Film

Prankster Yes Men Return and Endure in the Emotional ‘The Yes Men Are Revolting’

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Media about climate change is such a bummer that nobody ever pays attention. How do we go on living when we know not only that we’re dying, but that our chance for a legacy — for eternity — is dying too? How about this: a 90-minute documentary about two men failing at climate change awareness activism.

The Yes Men Are Revolting, which is pretty funny and only kind of sad, produces the sensation of watching a feature-length series of YouTube clips of cats smashing into glass doors and babies eating lemons, crossed with Comedians in Cars Getting Coffee. This is a good thing. The Yes Men, Mike Bonanno and Andy Bichlbaum, are middle-aged Jewish men who make a sport of dressing up in drab suits and impersonating The Man, then making public appearances in his name, but using his power for good and undermining rapacious business interests.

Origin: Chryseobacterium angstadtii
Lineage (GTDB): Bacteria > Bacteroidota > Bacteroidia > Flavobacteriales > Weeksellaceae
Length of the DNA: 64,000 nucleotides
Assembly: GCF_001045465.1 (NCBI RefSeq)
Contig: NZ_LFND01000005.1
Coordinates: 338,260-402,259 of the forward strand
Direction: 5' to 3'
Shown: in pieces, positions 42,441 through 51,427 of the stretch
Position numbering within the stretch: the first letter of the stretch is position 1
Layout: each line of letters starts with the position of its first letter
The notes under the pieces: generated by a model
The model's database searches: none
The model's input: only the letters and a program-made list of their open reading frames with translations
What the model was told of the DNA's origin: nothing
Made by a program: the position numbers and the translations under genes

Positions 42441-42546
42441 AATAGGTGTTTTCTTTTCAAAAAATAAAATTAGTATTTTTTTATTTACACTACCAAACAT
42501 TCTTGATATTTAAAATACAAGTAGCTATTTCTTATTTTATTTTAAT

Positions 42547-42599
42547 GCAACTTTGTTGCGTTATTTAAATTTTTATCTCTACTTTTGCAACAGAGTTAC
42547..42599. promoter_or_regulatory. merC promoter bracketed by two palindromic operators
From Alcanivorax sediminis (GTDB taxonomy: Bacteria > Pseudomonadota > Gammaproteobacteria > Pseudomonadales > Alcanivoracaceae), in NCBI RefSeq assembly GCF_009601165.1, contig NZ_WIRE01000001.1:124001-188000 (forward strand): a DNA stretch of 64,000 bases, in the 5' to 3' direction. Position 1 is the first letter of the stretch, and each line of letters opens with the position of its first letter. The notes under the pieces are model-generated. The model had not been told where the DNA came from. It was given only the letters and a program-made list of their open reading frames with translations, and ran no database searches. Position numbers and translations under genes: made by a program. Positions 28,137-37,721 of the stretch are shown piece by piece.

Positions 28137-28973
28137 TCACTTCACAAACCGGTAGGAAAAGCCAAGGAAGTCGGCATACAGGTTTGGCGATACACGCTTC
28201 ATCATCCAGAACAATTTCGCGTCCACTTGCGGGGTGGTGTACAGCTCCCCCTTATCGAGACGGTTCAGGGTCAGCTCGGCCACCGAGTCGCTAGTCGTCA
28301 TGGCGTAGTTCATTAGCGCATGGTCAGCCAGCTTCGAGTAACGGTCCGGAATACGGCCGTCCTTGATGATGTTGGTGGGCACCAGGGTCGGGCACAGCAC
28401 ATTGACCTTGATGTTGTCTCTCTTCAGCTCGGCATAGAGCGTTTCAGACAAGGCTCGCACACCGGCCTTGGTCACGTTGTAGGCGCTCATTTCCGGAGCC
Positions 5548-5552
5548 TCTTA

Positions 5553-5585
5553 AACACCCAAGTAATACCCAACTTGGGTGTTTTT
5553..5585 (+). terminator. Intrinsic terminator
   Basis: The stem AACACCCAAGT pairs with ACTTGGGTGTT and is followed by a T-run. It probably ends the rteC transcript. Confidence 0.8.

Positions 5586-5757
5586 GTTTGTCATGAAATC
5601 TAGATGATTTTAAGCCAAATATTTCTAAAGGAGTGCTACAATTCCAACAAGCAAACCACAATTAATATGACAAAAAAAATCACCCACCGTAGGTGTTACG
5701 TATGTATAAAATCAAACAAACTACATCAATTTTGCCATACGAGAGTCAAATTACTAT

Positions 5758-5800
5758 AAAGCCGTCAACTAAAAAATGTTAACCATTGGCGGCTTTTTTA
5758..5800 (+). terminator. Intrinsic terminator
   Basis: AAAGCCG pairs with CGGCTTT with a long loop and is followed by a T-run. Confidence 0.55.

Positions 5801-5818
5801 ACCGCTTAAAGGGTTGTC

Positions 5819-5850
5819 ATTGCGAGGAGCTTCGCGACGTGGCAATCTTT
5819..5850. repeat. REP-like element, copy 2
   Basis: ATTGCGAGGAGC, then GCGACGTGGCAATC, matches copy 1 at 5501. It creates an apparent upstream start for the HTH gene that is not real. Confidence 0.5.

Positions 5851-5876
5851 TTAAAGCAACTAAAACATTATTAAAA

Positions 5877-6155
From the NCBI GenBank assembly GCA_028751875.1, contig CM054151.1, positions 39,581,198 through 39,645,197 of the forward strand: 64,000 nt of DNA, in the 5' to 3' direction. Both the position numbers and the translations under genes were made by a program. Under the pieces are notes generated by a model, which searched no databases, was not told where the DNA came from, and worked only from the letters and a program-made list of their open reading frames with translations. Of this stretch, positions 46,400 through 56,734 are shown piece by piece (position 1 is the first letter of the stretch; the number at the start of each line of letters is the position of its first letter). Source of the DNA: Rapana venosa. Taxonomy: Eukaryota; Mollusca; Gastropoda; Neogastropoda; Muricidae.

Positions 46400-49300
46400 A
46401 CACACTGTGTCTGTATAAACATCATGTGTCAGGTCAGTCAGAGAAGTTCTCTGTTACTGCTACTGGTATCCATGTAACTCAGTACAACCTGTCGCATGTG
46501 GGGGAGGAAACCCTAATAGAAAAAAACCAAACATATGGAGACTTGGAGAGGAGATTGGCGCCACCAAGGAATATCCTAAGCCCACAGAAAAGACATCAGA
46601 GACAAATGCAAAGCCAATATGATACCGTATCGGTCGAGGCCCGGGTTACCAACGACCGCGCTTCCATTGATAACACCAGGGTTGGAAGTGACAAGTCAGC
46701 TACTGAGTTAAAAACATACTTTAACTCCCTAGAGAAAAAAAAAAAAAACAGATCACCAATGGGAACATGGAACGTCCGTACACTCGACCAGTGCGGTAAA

The film builds to an absurd confrontation between Andy, who’s hosting a fake press conference for the U.S. Chamber of Commerce, and a real Chamber of Commerce staffer. “Show me your business card!” each demands of the other. It’s one big American Psycho–style dick-measuring contest. The Yes Men visit rural Uganda, Canadian oil fields, Zuccotti Park, and a climate change conference in Copenhagen, but in its best moments this loopy yet informative doc becomes a buddy movie.

The men are aligned in purpose, politics, and silliness, but Mike is married to a woman and has three kids, while Andy is gay and lonely — devoted to work, and resenting his best friend’s family. Their globetrotting easy conversation, nitpicking, and laughter despite anger and environmental upset create an unusual space for the viewer to do the same.

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